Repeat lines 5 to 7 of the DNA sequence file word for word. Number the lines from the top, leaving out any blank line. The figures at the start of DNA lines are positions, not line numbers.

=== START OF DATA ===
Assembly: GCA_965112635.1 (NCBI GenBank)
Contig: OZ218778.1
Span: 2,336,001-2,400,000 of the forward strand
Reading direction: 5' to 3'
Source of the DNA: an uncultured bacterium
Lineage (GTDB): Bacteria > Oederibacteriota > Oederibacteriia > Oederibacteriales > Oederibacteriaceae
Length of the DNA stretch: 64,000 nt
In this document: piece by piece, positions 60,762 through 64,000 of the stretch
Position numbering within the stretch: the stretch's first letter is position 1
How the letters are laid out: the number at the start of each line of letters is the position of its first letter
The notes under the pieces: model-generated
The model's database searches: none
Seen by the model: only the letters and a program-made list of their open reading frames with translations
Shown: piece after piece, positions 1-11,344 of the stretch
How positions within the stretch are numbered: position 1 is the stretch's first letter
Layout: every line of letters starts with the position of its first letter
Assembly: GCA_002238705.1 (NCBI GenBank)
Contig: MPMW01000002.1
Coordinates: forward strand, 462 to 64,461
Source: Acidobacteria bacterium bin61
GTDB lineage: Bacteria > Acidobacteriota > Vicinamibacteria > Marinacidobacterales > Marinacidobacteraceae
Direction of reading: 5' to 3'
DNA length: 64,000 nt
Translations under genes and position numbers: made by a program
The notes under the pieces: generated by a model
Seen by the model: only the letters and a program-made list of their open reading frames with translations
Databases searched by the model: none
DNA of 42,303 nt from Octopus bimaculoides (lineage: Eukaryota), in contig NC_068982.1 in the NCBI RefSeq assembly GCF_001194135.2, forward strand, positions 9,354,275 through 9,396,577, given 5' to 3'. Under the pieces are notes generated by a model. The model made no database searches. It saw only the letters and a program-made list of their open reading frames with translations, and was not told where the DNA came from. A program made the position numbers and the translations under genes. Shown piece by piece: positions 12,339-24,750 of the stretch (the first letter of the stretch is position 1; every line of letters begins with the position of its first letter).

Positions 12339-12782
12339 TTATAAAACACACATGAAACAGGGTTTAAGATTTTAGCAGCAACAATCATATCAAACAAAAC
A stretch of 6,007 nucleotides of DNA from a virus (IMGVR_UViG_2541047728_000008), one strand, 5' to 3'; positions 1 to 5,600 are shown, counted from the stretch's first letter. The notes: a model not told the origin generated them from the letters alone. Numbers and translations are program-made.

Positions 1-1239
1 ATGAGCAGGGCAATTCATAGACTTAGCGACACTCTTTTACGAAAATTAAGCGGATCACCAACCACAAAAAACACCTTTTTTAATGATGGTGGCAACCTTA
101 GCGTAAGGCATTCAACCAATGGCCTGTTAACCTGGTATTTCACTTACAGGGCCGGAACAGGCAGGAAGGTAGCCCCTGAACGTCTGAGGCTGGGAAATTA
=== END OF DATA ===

Source of the DNA: an uncultured bacterium
Lineage (GTDB): Bacteria > Oederibacteriota > Oederibacteriia > Oederibacteriales > Oederibacteriaceae
Length of the DNA stretch: 64,000 nt